The program has emphasized capacity-building for research within community service organizations by linking them with new research students, funding capacity-building workshops, funding community-based research facilitators who work with organizations in their region to develop research capacity through training, and establishing contact with research collaborators in academia and government. Operating and Catalyst Grant funding is also available for research projects.

The program receives guidance from the CIHR HIV/AIDS Community-Based Research Steering Committee, which was established in 2006 as a sub-committee of the CIHR HIV/AIDS Research Advisory Committee (CHARAC). The CBR Steering Committee, which has equal representation of researchers and individuals from community organizations servicing affected populations, provides advice to CIHR on future funding opportunities, as well as the creation of internal policies supporting the needs of the program.

Membership on the committee starts with a minimum two-year term with replacement members identified through a call for nomination process. Upon acceptance of a position, new members are sent an information package containing details about the HIV/AIDS Community-Based Research Program as well as the CIHR Conflict of Interest Policy. Departing and incoming members overlap for one meeting to ensure continuity and a smooth transition process.

The involvement of citizens in the HIV/AIDS Community-Based Research Program is demonstrated in the merit review of research proposals; like the steering committee, review committees have equal representation of researchers and individuals from community organizations. Both types of members have equal voting power, with one of each assigned as a reviewer to every funding application being evaluated. This program demonstrates the principles of community engagement in research: "Community engagement can be difficult to define clearly, but at its heart, it is the intersection of the complementary efforts of members of the lay community, health practitioners and medical and public health researchers to improve health."32

In 2009, CIHR contracted PRI Inc to evaluate the HIV/AIDS CBR Program. The purpose of the evaluation is to assess the program rationale, the effectiveness of its design and delivery processes, and its successes. CIHR will use the evaluation results to strengthen the HIV/AIDS CBR Program and maximize its impact on Canada's response to the HIV/AIDS epidemic.

6.3 Conclusion

Engaging citizens in research priority setting and developing programs to promote integrated knowledge translation, participatory research, and community-based research is not foreign to CIHR. Moving forward, we can build on the foundation that already exists in this focus area. These approaches facilitate opportunities to create CIHR-to-participant relationships and participant-to-participant relationships through consultations that reach a broad base of stakeholders (including knowledge-users, health practitioners, health institution administrators, public policy decision-makers, front-line educators, the media, health charities, persons living with diseases/conditions, consumers, family members and caregivers, the private sector, and the general public). The expectation or hope is for everyone to look beyond their own area of interest and focus on the greater research agenda.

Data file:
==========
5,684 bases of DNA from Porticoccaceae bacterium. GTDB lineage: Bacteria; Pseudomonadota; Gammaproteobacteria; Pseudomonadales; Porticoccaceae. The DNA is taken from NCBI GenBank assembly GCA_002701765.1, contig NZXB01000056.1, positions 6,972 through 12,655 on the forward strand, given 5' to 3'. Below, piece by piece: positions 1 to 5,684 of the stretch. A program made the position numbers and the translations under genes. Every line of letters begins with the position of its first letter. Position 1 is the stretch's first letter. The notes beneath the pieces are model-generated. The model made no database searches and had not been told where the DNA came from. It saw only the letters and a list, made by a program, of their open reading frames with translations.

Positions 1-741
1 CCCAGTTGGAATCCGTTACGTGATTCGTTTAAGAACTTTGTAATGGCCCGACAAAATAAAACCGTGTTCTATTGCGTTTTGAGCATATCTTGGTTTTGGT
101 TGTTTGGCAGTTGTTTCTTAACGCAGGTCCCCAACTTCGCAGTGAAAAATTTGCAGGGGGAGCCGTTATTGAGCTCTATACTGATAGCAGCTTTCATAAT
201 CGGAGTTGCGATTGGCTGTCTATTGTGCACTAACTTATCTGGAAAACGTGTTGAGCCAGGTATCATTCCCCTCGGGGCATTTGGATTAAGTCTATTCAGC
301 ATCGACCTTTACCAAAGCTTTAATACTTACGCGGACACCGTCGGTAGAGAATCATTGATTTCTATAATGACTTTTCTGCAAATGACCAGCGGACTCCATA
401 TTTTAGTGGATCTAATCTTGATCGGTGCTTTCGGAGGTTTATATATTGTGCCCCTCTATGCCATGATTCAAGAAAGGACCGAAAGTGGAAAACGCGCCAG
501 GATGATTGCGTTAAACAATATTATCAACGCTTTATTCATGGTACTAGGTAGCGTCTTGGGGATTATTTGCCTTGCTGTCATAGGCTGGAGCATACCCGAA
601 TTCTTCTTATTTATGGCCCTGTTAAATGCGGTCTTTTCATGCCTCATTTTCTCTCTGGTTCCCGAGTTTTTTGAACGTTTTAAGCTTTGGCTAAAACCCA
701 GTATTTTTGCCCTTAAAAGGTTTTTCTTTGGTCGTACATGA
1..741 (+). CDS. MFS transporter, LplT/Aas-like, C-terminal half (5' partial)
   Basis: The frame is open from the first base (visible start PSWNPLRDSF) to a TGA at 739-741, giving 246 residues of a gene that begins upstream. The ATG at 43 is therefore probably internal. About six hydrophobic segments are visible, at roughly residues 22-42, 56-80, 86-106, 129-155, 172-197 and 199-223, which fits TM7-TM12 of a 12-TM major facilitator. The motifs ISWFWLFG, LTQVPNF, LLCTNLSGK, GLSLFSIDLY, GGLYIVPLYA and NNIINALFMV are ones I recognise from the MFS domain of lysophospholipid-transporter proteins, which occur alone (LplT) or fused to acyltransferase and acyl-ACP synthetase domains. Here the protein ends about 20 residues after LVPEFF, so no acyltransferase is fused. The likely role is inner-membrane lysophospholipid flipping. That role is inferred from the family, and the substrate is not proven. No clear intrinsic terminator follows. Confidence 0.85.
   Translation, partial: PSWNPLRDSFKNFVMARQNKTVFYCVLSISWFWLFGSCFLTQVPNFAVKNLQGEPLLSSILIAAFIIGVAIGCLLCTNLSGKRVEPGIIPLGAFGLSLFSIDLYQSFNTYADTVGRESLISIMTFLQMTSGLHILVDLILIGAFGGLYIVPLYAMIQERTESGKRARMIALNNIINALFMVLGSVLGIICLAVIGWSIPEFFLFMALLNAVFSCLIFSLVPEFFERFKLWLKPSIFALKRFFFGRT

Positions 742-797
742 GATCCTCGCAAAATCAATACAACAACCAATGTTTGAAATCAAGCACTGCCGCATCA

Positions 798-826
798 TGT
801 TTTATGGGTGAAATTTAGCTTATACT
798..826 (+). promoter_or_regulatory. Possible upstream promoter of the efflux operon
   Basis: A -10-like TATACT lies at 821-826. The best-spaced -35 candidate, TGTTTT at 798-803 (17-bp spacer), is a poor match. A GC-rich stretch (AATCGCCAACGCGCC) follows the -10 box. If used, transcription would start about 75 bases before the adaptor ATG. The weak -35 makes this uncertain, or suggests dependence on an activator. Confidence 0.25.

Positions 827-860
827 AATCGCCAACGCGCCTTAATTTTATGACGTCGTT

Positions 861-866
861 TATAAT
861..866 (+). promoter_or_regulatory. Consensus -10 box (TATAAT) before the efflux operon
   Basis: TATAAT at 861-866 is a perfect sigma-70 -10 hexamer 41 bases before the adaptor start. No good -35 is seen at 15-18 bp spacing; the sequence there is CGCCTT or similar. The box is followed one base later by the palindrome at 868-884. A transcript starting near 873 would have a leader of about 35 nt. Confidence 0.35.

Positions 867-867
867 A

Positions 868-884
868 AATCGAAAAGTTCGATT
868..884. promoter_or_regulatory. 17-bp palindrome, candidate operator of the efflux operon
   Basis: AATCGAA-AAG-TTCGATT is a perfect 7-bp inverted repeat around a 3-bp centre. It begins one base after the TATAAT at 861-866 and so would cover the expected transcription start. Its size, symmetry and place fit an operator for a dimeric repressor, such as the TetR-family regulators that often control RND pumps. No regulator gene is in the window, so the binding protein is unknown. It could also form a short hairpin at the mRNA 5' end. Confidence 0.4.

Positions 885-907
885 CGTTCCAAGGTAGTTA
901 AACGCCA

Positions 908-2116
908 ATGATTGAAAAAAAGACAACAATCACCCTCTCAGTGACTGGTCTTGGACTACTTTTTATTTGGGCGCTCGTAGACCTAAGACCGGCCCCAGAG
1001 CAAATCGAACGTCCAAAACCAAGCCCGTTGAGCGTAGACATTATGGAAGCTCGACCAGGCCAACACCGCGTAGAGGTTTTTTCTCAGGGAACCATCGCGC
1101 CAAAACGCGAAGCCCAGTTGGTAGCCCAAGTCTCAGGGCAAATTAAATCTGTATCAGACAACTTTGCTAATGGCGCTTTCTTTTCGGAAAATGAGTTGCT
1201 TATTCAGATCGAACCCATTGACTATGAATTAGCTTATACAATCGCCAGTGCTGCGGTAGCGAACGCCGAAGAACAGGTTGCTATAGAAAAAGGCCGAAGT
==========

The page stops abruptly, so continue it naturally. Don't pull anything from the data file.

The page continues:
Endnotes

  1. Sharif Ismail, Participatory Health Research: International Observatory on Health Research Systems, The RAND Corporation (2009). Emphasis added.
  2. Ibid
  3. Interview with Rona Siskind, quoted in C. Lukensmeyer and L. Hasselblad Torres, Public Deliberation: A Manager's Guide to Citizen Engagement, IBM Center for The Business of Government (February 2006).
  4. Knowledge-users are all those who might use, benefit from, or otherwise be impacted by the results of research, but are not necessarily involved in their production. Also referred to in the literature as end-users and, in many cases, co-applicants.
  5. Many of the terms and definitions included in this section are derived from CIHR's online knowledge translation learning modules. For more information, turn to the Guide to Researcher and Knowledge-User Collaboration in Health Research, CIHR online Knowledge Translation Learning Modules, developed for CIHR by Participatory Research at McGill (PRAM), David Parry, Jon Salsberg, and Ann C. Macaulay (2009).
  6. Merit review is the evaluation, conducted by a committee of researchers and knowledge-users, that assesses both the scientific merit and potential impact of research projects that engage knowledge-users.
  7. The Funding and Development of Community University Research Partnerships in Canada: Evidence-Based Investment in Knowledge, Engaged Scholarship, Innovation and Action for Canada's Future, Office of Community-Based Research, University of Victoria (May 2009).
  8. Researchers and Their Communities: The Challenge of Meaningful Community Engagement. Prepared by: The Clinical and Translational Science Award (CTSA) Consortium's Community Engagement Key Function Committee and the CTSA Community Engagement Workshop Planning Committee.(2009).